One of our favorite Congressmen, Charlie Norwood (R-GA), Chairman of the House Committee on Education and the Workforce Subcommittee on Workforce Protections, held a hearing last week on voluntary safety programs and
The "highlight" of the hearing was a statement by Congressman John Kline (R-MN), according to a BNA report. Referring to AFL-CIO figures that it would take OSHA 108 years to inspect every worksite under its jurisdiction, Kline said that OSHA does not have the resources. He noted that in light of expanding the nation's defenses against terrorism, the notion of enlarging OSHA to police more worksites is "just not reasonable at this time."
Reasonable? Let's see, in 2003 5,559 workers were killed in workplace "accidents" (not to mention the 50,000 - 60,000 workers who die each year of occupational disease). That means that more people die on the job in this country last year than were killed on 9/11, in Afghanistan and in Iraq put together. OSHA's budget request this year is somewhere between $400 and $500 million, while we're spending around $5 billion a month in Iraq.
Sounds pretty damn reasonable to me to spend a few more bucks to hire more OSHA inspectors.
Let's be clear. We're talking about spending tax dollars to save lives here, not to extend a highway in Kansas or build a new library in Toledo. But according to Congressman Kline and his cronies, it's more important to push through tax cuts for the wealthy and eliminate the inheritance tax for the super wealthy than it is to spend a few more dollars to save the lives of American workers. War on terrorism and all that, you know.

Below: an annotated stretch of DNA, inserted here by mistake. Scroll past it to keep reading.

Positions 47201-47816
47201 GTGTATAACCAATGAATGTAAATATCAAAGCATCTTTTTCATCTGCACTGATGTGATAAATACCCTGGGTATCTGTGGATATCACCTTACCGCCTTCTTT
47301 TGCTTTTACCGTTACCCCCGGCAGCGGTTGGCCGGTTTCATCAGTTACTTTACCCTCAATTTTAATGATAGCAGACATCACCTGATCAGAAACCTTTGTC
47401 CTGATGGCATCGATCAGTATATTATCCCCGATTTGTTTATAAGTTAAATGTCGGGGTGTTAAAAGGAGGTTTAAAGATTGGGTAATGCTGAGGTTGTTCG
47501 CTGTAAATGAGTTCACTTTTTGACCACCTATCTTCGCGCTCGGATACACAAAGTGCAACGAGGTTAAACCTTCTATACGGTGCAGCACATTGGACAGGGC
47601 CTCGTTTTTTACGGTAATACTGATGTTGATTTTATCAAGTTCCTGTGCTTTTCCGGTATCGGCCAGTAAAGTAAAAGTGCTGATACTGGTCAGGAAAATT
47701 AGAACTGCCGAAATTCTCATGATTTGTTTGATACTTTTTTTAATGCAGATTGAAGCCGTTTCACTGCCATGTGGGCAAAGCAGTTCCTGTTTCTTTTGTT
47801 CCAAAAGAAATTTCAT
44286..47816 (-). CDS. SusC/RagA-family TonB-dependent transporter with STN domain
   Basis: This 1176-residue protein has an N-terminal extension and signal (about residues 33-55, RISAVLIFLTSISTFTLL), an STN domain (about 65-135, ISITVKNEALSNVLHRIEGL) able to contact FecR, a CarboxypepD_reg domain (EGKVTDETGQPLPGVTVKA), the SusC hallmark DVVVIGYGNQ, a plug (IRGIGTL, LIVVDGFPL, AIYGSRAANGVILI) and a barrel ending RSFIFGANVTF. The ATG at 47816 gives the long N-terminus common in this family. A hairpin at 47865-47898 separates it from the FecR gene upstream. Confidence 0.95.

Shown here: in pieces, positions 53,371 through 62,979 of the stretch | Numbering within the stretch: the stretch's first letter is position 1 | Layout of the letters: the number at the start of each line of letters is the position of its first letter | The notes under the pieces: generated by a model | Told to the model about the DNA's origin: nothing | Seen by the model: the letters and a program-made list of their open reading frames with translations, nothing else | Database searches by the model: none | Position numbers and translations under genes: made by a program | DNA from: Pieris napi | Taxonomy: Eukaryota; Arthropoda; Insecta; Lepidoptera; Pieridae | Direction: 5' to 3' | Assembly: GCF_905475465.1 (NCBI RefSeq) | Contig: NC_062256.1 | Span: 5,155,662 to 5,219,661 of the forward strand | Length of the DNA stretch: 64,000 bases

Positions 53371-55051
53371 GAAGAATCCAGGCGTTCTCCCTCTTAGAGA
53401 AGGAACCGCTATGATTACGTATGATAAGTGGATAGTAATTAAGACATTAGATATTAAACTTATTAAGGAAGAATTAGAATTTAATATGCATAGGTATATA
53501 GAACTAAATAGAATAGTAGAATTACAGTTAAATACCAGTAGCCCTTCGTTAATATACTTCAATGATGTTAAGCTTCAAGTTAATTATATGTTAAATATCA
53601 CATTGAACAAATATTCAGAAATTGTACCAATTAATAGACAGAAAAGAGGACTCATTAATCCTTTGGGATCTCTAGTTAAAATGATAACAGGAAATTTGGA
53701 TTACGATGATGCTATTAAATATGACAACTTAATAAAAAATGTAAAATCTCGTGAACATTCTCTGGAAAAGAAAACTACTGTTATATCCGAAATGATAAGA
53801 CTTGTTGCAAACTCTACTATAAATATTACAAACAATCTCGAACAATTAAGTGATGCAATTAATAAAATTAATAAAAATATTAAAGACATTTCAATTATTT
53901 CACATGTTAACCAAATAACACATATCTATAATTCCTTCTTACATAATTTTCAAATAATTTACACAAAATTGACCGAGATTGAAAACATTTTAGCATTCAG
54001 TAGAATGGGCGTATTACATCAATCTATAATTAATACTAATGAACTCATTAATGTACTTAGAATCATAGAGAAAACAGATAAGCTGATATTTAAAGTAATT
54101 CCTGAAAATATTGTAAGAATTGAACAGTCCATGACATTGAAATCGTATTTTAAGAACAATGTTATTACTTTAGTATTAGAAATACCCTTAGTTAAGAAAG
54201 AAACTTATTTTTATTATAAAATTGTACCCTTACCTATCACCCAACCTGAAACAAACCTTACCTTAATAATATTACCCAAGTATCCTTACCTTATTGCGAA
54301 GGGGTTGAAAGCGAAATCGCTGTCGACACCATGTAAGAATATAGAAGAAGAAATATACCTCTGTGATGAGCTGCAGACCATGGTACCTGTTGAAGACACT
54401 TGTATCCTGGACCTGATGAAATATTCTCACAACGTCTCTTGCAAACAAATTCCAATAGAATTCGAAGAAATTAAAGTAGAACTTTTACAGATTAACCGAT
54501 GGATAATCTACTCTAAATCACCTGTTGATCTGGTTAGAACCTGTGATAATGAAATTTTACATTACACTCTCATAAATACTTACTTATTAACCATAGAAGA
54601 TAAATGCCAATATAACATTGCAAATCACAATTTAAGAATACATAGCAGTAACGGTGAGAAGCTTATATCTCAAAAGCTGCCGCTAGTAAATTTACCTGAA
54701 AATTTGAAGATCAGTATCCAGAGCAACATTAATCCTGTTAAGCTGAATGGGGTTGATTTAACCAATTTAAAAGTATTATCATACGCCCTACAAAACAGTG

Ezra Klein points out an article in the American Prospect by Geoffrey Nunberg that criticizes Democratic politicians for not actively defending necessary government programs:
Republicans will try to pin a big-government label on the Democrats, but the appropriate response to that is not to apologize for government, as some liberals have recently done, but rather to call the Republicans’ bluff. Kerry just once might have responded to Bush’s charge that he was a big-government liberal not just by denying that his health-care plan was a government takeover but by bearding Bush on his government-bashing. “Just which government programs are too big?” he might have said. “What should we do away with? Social Security? Medicare? The Food and Drug Administration? The Securities and Exchange Commission? The Environmental Protection Agency?”OSHA?
We should make all these guys work in an unprotected 15-foot deep trench for a week